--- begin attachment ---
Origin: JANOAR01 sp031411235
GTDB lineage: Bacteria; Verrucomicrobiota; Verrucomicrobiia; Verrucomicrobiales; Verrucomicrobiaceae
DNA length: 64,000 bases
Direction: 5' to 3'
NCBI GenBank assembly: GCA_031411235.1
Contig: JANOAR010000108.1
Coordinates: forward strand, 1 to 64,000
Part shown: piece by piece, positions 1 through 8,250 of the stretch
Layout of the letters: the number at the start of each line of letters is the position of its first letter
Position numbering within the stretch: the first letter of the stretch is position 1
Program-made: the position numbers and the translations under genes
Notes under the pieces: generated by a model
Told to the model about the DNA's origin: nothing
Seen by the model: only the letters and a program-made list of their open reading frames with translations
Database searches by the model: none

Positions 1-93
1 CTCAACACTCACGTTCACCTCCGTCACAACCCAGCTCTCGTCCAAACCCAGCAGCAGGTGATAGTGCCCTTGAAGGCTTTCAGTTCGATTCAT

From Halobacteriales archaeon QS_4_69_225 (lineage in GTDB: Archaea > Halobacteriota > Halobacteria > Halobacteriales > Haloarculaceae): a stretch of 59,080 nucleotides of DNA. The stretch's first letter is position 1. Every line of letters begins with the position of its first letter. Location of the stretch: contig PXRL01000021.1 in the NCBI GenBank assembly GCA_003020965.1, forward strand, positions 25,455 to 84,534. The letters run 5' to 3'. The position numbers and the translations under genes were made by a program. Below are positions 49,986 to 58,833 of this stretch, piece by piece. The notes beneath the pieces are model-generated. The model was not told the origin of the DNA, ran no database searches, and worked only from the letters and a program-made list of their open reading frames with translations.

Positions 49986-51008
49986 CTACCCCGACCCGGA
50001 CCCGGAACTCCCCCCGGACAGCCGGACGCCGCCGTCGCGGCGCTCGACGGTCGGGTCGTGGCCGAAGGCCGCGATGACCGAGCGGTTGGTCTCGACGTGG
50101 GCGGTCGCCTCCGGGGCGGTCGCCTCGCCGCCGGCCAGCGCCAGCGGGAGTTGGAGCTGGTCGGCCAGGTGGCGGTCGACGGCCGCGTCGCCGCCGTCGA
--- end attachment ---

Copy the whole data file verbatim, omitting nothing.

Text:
Origin: JANOAR01 sp031411235
GTDB lineage: Bacteria; Verrucomicrobiota; Verrucomicrobiia; Verrucomicrobiales; Verrucomicrobiaceae
DNA length: 64,000 bases
Direction: 5' to 3'
NCBI GenBank assembly: GCA_031411235.1
Contig: JANOAR010000108.1
Coordinates: forward strand, 1 to 64,000
Part shown: piece by piece, positions 1 through 8,250 of the stretch
Layout of the letters: the number at the start of each line of letters is the position of its first letter
Position numbering within the stretch: the first letter of the stretch is position 1
Program-made: the position numbers and the translations under genes
Notes under the pieces: generated by a model
Told to the model about the DNA's origin: nothing
Seen by the model: only the letters and a program-made list of their open reading frames with translations
Database searches by the model: none

Positions 1-93
1 CTCAACACTCACGTTCACCTCCGTCACAACCCAGCTCTCGTCCAAACCCAGCAGCAGGTGATAGTGCCCTTGAAGGCTTTCAGTTCGATTCAT

From Halobacteriales archaeon QS_4_69_225 (lineage in GTDB: Archaea > Halobacteriota > Halobacteria > Halobacteriales > Haloarculaceae): a stretch of 59,080 nucleotides of DNA. The stretch's first letter is position 1. Every line of letters begins with the position of its first letter. Location of the stretch: contig PXRL01000021.1 in the NCBI GenBank assembly GCA_003020965.1, forward strand, positions 25,455 to 84,534. The letters run 5' to 3'. The position numbers and the translations under genes were made by a program. Below are positions 49,986 to 58,833 of this stretch, piece by piece. The notes beneath the pieces are model-generated. The model was not told the origin of the DNA, ran no database searches, and worked only from the letters and a program-made list of their open reading frames with translations.

Positions 49986-51008
49986 CTACCCCGACCCGGA
50001 CCCGGAACTCCCCCCGGACAGCCGGACGCCGCCGTCGCGGCGCTCGACGGTCGGGTCGTGGCCGAAGGCCGCGATGACCGAGCGGTTGGTCTCGACGTGG
50101 GCGGTCGCCTCCGGGGCGGTCGCCTCGCCGCCGGCCAGCGCCAGCGGGAGTTGGAGCTGGTCGGCCAGGTGGCGGTCGACGGCCGCGTCGCCGCCGTCGA